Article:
In contrast, according to a 2015 study in the Advances in Nutrition Journal, lauric acid may have the potential to stimulate the inflammatory response. However, this inflammatory response was present in cellular models, rather than in people, which more recent studies, like a 2017 study in Nature, have also found. However, any immune response was found to be inconsistent when tested in healthy people.
Lauric Acid vs. Long-Chain Fats
Regardless of whether it's actually considered a healthful food, lauric acid isn't like any long-chain fatty acids. While it might raise your cholesterol, it raises the overall HDL to LDL ratio. This means that it doesn't negatively impact blood cholesterol and may even be better for your health than many types of carbohydrates or other long-chain saturated fats. This is supported by the fact that many populations that consume coconut oil do not have high cholesterol or other markers of heart problems.
Lauric acid also doesn't promote fat accumulation in the body, unlike longer-chain, saturated fatty acids. This makes it more similar to other medium-chain fatty acids, which are thought to stimulate metabolism and promote ketosis.
Lauric acid is also metabolized by your liver; unlike longer-chain saturated fats, its consumption doesn't negatively affect organs such as the pancreas, liver and gastrointestinal system. These longer-chain, fatty acids often require special enzymes in order for your body to digest them, which lauric acid does not.
- Journal of the American Oil Chemists' Society: The Properties of Lauric Acid and Their Significance in Coconut Oil
- Nature: Cell Death and Discovery: The Lauric Acid-Activated Signaling Prompts Apoptosis in Cancer Cells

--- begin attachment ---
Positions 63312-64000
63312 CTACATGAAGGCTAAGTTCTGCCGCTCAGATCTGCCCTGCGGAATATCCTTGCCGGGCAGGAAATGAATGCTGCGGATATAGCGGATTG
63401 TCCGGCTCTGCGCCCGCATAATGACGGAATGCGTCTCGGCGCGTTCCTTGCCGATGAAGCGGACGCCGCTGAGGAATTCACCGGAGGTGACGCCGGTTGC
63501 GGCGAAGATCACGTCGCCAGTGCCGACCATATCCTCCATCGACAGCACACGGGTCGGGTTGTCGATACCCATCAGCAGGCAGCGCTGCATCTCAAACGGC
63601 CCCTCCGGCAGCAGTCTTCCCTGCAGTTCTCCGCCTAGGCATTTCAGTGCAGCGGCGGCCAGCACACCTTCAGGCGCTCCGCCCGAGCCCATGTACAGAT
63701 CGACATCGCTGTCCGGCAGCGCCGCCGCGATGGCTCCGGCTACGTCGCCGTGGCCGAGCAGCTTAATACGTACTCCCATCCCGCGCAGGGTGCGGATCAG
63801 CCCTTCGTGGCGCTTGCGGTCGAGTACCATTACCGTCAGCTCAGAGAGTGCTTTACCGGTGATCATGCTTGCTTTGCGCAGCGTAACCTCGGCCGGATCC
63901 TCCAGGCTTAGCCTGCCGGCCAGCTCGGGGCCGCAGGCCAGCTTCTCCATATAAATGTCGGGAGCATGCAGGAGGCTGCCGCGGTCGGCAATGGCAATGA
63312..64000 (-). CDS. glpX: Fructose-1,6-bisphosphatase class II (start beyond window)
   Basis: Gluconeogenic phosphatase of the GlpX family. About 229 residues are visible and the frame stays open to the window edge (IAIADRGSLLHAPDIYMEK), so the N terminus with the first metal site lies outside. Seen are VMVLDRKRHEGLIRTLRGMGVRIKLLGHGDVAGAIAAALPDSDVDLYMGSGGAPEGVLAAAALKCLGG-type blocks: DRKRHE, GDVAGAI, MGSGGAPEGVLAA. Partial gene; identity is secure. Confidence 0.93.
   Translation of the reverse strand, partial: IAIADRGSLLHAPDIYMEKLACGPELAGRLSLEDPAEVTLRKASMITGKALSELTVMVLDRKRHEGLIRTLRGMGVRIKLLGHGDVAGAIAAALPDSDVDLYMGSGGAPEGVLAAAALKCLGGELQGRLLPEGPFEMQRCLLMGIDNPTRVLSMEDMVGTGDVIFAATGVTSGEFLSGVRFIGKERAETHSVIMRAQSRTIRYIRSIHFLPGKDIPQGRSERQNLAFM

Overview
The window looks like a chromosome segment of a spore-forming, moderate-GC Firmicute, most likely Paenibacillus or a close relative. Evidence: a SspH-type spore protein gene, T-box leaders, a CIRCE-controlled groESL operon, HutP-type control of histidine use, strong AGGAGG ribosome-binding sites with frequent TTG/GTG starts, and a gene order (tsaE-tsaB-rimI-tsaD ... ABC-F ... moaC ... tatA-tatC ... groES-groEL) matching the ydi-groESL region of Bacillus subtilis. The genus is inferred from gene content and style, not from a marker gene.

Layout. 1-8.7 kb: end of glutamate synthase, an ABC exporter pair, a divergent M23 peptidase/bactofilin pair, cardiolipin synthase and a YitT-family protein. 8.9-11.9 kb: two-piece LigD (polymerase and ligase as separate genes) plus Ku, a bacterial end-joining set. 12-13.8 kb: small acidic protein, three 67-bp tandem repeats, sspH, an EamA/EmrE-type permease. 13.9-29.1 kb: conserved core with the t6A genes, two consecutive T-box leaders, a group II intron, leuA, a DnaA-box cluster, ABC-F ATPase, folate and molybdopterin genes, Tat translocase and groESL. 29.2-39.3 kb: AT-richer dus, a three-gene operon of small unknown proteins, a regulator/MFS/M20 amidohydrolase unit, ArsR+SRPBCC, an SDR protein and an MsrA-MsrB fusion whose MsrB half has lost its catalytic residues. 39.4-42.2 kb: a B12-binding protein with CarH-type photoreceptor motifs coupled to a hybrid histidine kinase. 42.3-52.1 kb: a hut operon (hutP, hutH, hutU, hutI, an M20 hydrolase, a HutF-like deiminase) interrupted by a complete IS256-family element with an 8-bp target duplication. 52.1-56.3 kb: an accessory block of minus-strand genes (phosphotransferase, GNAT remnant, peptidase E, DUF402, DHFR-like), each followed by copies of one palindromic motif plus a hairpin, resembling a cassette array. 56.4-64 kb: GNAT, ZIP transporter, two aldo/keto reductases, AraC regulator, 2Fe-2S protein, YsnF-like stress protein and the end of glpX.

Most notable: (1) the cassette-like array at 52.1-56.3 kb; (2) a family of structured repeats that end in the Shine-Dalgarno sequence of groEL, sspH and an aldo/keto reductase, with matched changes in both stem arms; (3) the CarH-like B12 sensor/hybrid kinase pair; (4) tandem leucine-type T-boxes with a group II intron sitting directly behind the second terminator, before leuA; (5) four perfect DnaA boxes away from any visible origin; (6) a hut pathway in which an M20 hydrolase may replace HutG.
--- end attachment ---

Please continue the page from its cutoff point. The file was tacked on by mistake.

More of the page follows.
- European Journal of Lipid Science and Technology: Research Advancements in Palm Oil Nutrition
- Basic & Clinical Pharmacology & Toxicology: Acute Treatment With Lauric Acid Reduces Blood Pressure and Oxidative Stress in Spontaneously Hypertensive Rats
- American Heart Association: HDL (Good), LDL (Bad) Cholesterol and Triglycerides
- BRAIN: A Journal of Neurology: A Fatty Acid in the MCT Ketogenic Diet for Epilepsy Treatment Blocks AMPA Receptors
- Food Control: Highly Enhanced Bactericidal Effects of Medium Chain Fatty Acids (Caprylic, Capric, and Lauric Acid) Combined With Edible Plant Essential Oils (Carvacrol, Eugenol, β-Resorcylic Acid, Trans-Cinnamaldehyde, Thymol, and Vanillin) Against Escherichia coli 0157:H7
- PLOS One: Lauric Acid as Feed Additive – An Approach to Reducing Campylobacter spp. in Broiler Meat
- Poultry Science: Effects of Dietary Fats Rich in Lauric and Myristic Acid on Performance, Intestinal Morphology, Gut Microbes, and Meat Quality in Broilers
- Procedia Chemistry: Isolation and Antibacterial Activity Test of Lauric Acid From Crude Coconut Oil (Cocos nucifera L.)
- Alternative and Complementary Therapies: A Review of Monolaurin and Lauric Acid: Natural Virucidal and Bactericidal Agents
- Advances in Nutrition: The Science of Fatty Acids and Inflammation
- Central Archive at the University of Reading: Coconut Oil Has Less Satiating Properties Than Medium Chain Triglyceride Oil
- Cell Press: Immunity: Dietary Fatty Acids Directly Impact Central Nervous System Autoimmunity via the Small Intestine
- The American Journal of Clinical Nutrition: The Association Between Dietary Saturated Fatty Acids and Ischemic Heart Disease Depends on the Type and Source of Fatty Acid in the European Prospective Investigation Into Cancer and Nutrition–Netherlands Cohort
- European Journal of Lipid Science and Technology: Specific Roles of Saturated Fatty Acids: Beyond Epidemiological Data
- Philippine Journal of Science: Lauric Acid Is a Medium-Chain Fatty Acid, Coconut Oil Is a Medium-Chain Triglyceride
- American Heart Association: Saturated Fats: Why All the Hubbub Over Coconuts?
- American Heart Association: Saturated Fat
- African Journal of Education, Science and Technology: Extraction of Lauric Acid From Coconut Oil, Its Applications and Health Implications on Some Microorganisms